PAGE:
Plus-Minus: A misleading statistic?

by Mike
(Hong Kong)

Let me suggest a plausible reason that may account for Monta Ellis's very poor adjusted plus-minus while the Warriors looked very good with him on the bench: the effects of garbage time.

It works like this: the Warriors are/ were a terrible team. They often get beaten badly. During the part of the game that their opponents are accumulating their very big lead, Ellis was in the game and so were the opponents' best players. Ellis's number therefore looked very bad.

Once the game was so far out of hand that both teams emptied their benches, the Warriors bench proved relatively efficient at outscoring their opponents with meaningless points.

Unless the system tracks the statistics deeply enough to prove that the above is incorrect, then the statistic is misleading, and minimally helpful.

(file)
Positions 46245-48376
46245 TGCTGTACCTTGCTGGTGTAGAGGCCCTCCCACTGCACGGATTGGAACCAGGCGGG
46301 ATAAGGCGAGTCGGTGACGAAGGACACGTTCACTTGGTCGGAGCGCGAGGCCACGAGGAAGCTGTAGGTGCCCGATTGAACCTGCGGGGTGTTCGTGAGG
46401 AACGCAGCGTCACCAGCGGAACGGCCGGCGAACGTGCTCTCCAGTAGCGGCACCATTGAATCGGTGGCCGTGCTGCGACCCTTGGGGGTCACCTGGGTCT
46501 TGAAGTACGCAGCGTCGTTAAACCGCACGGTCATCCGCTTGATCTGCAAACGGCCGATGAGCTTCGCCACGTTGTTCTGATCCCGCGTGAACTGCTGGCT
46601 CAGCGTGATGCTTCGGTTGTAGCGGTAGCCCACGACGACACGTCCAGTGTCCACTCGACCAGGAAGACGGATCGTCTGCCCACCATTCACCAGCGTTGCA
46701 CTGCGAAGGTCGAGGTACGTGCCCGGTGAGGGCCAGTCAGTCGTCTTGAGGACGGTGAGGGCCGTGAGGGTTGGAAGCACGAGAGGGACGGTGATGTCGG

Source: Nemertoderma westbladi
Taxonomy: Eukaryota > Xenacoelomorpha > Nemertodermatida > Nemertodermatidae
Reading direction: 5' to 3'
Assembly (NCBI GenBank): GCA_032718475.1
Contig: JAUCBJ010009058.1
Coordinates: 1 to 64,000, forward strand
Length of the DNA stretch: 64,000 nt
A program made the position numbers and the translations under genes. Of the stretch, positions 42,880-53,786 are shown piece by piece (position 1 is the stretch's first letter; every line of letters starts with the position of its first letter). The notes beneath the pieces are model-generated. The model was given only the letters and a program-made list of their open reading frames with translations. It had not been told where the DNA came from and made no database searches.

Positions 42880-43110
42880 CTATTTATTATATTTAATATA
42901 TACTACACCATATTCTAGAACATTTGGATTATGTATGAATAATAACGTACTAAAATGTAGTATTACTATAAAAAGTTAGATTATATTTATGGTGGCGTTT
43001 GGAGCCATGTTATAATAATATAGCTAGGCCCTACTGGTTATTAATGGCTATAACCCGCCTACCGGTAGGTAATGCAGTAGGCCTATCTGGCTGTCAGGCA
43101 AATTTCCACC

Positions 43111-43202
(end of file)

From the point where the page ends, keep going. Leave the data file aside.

After all, if the statistic is actually meaningful as is, then that would suggest that loading up Ellis with a bunch of DNP-Coaches Decisions would have made the Warriors about the number 4 or number 5 seed in the West-- that's what having a team +4 differential will do for you. And clearly that's implausible.

Also, I'm trying to figure out why you're trying to "introduce" a statistic that you refer to as the "most understood". If you think this is the "most understood-statistic" then what's the point of writing about it?

Poor word choice?

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May 13, 2012
Response to Mike
by: Anonymous

Your point is somewhat true in that garbage time does hurt NBA star's efficiency rates.
However, Ellis is a poor example because he is not an efficient player. We know this from his extremely high user rate, high turnover rate, and poor shooting percentage.

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